Bulletin of the National Speleological Society - ISSN 0146-9517
Volume 25 Part 1: 1-14 - January 1963

A publication of the National Speleological Society

Review of the Microbiology of Underground Environments
Victor Caumartin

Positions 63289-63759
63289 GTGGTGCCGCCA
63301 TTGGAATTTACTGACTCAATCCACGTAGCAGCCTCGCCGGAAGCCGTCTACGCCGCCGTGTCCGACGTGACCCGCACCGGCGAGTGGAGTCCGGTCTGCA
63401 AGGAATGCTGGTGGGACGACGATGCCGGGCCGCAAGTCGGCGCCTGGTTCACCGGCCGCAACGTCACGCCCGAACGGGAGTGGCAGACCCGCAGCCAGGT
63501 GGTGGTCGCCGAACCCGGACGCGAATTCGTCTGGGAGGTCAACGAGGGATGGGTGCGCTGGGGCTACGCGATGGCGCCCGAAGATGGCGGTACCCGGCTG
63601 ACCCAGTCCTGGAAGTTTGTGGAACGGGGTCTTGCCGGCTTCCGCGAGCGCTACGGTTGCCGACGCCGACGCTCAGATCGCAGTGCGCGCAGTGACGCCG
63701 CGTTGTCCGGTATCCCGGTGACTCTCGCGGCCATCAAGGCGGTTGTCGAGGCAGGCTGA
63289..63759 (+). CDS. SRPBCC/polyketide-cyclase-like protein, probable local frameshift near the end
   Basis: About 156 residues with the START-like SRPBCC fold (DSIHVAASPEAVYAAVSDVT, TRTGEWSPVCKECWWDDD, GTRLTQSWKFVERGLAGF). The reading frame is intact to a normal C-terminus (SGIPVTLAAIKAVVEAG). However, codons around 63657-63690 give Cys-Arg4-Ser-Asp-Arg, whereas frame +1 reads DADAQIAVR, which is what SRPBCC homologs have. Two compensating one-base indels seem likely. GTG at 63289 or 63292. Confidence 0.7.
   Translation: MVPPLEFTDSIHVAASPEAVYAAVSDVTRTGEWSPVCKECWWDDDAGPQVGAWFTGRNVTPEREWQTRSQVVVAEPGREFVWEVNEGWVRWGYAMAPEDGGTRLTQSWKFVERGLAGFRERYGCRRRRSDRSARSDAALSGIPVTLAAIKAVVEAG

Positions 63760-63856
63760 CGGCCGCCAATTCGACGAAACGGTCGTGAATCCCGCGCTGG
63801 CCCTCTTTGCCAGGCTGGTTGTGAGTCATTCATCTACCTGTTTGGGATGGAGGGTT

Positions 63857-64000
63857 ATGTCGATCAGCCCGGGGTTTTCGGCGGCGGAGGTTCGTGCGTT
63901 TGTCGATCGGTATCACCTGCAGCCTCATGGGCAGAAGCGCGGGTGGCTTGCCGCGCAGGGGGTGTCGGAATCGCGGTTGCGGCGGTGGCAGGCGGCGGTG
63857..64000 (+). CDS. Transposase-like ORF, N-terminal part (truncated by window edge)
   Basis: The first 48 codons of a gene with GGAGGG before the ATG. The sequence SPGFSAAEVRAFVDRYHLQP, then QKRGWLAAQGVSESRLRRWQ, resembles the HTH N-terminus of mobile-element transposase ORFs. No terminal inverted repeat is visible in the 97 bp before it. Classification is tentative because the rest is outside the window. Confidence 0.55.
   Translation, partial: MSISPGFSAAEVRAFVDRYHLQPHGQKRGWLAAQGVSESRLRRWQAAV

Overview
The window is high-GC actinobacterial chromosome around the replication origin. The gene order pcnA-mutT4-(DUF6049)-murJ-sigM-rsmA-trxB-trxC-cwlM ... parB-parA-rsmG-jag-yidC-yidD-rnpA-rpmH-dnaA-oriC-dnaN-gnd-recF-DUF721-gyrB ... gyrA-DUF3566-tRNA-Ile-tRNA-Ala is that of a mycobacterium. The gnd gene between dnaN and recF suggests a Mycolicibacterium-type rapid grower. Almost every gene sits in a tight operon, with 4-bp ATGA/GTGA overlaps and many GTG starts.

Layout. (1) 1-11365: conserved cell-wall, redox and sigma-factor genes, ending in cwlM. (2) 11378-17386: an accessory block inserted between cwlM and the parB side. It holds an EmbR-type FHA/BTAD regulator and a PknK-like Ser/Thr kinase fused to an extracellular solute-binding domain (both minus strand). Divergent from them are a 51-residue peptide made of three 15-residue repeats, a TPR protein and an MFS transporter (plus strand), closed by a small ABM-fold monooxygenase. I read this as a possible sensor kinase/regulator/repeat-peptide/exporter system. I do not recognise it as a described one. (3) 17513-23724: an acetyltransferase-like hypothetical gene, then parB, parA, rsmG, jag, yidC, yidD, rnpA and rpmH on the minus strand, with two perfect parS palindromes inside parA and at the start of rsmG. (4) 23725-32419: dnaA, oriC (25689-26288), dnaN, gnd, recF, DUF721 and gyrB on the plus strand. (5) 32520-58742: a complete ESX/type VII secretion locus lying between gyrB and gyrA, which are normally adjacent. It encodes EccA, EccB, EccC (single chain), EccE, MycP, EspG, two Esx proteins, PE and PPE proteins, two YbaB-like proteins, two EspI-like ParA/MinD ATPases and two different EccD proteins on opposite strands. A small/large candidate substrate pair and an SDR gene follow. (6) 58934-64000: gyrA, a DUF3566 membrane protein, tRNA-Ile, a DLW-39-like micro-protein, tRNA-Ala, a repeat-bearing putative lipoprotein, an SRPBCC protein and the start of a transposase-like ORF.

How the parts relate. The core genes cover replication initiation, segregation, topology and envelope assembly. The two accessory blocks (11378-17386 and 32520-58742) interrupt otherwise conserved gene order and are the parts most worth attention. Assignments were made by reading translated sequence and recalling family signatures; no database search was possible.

Studies employing culture methods and optical and electron microscopy have shown that the cave microflora consists of bacteria, actinomycetes, fungi and ultra microscopic forms which are herein described and named microfusiformentum of cave clay. Some species require organic material for their nutrition, whereas other derive their energy wholly from the oxidation of inorganic compounds. Certain areas of caves, marked by the absence of fungi, retain the original microflora which existed before contact between the cave and the surface was established. The remaining areas contain a competing surface and underground microflora. The surface forms are characterized by the chemical reduction of iron and the conversion of organic matter into inorganic compounds; whereas the underground organisms are characterized by the oxidation of iron and sulfur, the fixation of nitrogen, and the systhesis of organic compounds. Reports by other authors of so-called fossil microorganisms extracted and cultured from ancient rocks are believed to be invalidated because most rocks have sufficient porosity and permeability to permit continuous contamination by suitably adapted microorganisms. Caves support a complex microbial life and the idea that bacteria are the only significant cavernicole microorganisms must be rejected.

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